We received many positive comments on our last newsletter.
Birding expert, Willie Froneman, of the Xanadu Nature Estate near Hartbeespoort Dam, identified the Smit’s owls as White-faced owls (Otus leucotis).
According to Willie, the Conservancy and surrounds are on the border of these owls’ range of distribution. Willie has the saying: “Birds have wings and can fly where they like – so they can be located anywhere” (email received on 24 February). Willie sent us one of his son Albert’s (well-known bird photographer) beautiful photos. See the invitation to a talk by Willie on rare water birds below.
Our readers/members found the articles on global warming and Ria and Gert Smit’s owls very interesting. Good news – we have had lovely rain thus far during March! The Magalies River is also flowing again, although not as well as we are accustomed to this time of year. We are also experiencing much cooler, cloudy weather, and hope that this bodes well for further rain – otherwise we can expect a nightmare fire season.
Something worth knowing (received via email on 17 March 2016): Very few people know how a rain guage works. 1mm of rain is 1 litre of water per 1 square metre. If you measure 25mm of rain on 1 hectare, it is 250 tons of water. Therefore, if you own a farm of 1 000 hectares, and you measure 80mm of rain, it is 800 tons x 1 000 hectares. That is 800 000 tons of water. If you now calculate 800 000/10/10/365 days, it means that if you transport 10 loads of water in a 10 ton water truck each day of the year, it will take you 21.9 years to transport all this water!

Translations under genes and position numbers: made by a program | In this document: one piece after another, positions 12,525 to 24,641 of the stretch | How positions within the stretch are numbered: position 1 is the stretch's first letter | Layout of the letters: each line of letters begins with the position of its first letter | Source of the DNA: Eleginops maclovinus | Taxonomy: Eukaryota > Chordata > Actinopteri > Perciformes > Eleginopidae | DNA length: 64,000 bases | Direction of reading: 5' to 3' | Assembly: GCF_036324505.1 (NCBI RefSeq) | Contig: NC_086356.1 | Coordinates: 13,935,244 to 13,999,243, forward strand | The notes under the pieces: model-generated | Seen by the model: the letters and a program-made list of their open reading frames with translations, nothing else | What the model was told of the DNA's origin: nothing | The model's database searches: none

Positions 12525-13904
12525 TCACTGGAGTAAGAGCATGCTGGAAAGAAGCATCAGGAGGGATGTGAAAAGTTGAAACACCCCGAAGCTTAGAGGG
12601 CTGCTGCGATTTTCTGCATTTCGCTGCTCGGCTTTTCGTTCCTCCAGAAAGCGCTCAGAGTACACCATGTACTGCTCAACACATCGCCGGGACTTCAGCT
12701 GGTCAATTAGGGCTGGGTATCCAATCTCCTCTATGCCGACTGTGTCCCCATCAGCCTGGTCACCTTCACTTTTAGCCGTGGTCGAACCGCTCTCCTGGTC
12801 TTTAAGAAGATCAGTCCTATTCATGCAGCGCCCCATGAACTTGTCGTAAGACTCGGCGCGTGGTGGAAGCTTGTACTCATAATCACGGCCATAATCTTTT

Pete Bower (Gauteng Smallholder, February 2016) writes about global warming:
“We need to look for ways to change our behaviour. Obviously that means living as unwastefully as possible, switching off lights when one leaves the room, not wasting food by cooking too much, fixing dripping taps, etc. But it also means looking for new ways of doing things and new ways of thinking. From seemingly obvious little behavioural changes such as fixing broken appliances rather than replacing them, looking at the use of renewable energy such as wind and solar, growing one’s own food, using recycled inputs such as home-made compost and filtered grey water, redesigning one’s garden to include more edible species and water-wise indigenous plants, setting up barter and sharing networks with one’s neighbours, consciously seeking to cut down on food miles travelled by bought produce, i.e., only buying foods that are locally in-season, and so on, to major lifestyle changes using techniques and machinery that might not yet even been dreamed of. Think of the cellphone and the change it has brought to life on earth. That’s small compared to the sort of fundamental shift we need to turn climate change around”.
Footprint Limited Magazine: Interested in reading more about the environment, recycling, sustainability, biodiversity, global warming, etc? Visit www.footprintlim.com
While we are talking about climate change, did you know the following about Antarctica?
90% of the world’s fresh water is in Antarctica.
The highest temperature ever recorded in Antarctica is 14.5°C.
Ice melting in Antarctica has caused a small shift in gravity in the region.
Antarctica is the coldest, windiest, highest and driest continent on earth
(email received on 2 March 2016).